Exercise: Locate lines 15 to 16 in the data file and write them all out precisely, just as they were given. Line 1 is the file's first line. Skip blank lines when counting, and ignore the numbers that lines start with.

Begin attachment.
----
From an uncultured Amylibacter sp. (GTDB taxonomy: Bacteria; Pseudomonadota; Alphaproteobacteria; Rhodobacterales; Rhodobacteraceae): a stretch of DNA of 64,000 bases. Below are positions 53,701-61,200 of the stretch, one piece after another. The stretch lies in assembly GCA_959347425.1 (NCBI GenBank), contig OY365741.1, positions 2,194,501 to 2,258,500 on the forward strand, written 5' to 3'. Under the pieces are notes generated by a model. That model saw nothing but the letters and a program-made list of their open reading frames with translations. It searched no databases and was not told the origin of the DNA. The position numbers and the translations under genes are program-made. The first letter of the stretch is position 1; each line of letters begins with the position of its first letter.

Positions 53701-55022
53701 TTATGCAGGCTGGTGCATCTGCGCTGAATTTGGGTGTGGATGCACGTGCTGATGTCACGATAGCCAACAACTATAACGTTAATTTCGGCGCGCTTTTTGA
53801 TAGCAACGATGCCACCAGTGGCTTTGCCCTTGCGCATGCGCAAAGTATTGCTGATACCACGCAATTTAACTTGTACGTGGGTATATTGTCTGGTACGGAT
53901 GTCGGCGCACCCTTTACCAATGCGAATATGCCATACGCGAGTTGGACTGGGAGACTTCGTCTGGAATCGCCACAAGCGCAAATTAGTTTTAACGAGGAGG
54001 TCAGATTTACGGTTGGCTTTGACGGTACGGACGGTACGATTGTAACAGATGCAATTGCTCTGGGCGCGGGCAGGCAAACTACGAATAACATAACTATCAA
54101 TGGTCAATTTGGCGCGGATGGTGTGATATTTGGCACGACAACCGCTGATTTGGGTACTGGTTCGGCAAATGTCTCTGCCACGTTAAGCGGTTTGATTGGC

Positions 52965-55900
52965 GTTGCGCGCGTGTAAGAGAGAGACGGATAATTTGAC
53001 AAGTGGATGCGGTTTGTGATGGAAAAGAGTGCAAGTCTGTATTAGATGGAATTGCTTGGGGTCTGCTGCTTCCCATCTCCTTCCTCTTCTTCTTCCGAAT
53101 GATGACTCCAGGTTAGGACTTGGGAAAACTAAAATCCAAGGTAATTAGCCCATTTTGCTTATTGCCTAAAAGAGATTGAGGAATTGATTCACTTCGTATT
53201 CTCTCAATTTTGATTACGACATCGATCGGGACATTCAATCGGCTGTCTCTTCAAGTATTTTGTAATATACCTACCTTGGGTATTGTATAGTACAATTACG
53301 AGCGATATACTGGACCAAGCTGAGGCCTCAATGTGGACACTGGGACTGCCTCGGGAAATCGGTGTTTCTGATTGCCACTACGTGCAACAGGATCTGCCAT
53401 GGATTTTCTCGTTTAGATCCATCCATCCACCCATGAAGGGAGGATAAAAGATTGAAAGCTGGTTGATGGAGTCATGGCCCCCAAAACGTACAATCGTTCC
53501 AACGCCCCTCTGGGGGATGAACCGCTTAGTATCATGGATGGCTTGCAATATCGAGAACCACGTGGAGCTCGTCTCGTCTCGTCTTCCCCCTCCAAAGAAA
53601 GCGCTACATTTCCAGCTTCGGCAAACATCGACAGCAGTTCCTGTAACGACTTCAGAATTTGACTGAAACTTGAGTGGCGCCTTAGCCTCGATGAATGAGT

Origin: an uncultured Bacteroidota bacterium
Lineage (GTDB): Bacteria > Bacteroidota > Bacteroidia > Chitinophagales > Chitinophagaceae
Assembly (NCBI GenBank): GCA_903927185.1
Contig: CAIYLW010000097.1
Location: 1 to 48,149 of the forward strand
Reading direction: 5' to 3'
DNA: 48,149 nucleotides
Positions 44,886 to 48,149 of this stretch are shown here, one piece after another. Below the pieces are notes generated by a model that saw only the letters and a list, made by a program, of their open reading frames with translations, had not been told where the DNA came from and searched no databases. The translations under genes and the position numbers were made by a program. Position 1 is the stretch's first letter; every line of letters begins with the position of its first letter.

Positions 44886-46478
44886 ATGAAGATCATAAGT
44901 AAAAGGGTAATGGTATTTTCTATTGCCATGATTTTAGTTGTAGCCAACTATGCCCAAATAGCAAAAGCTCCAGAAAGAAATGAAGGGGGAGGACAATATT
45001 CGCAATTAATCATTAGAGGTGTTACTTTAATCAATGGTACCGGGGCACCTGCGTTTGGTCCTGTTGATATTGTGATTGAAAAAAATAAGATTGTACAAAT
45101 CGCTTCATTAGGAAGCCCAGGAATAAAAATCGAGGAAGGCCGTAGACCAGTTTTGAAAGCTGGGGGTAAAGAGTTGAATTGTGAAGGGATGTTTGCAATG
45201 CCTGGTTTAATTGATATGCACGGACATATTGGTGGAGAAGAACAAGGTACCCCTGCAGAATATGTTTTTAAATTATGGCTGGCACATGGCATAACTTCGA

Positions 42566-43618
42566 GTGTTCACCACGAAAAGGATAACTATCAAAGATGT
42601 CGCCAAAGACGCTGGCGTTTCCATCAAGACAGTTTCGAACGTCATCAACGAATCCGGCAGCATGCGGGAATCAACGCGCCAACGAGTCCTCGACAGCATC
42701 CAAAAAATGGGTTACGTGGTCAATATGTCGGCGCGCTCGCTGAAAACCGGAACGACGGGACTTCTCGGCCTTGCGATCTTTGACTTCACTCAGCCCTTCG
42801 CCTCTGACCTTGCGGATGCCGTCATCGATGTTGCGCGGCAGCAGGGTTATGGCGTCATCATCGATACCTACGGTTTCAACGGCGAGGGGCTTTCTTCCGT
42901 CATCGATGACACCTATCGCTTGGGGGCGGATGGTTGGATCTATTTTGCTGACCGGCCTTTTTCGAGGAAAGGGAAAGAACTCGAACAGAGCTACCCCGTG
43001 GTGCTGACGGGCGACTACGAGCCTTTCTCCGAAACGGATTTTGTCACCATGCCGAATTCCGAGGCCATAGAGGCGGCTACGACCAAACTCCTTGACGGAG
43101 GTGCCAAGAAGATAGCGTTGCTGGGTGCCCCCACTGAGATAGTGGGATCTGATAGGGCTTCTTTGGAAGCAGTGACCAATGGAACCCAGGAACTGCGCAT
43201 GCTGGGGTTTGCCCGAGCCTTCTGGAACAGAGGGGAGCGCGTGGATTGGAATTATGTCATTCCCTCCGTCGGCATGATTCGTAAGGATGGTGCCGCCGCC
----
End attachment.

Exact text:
53501 AACGCCCCTCTGGGGGATGAACCGCTTAGTATCATGGATGGCTTGCAATATCGAGAACCACGTGGAGCTCGTCTCGTCTCGTCTTCCCCCTCCAAAGAAA
53601 GCGCTACATTTCCAGCTTCGGCAAACATCGACAGCAGTTCCTGTAACGACTTCAGAATTTGACTGAAACTTGAGTGGCGCCTTAGCCTCGATGAATGAGT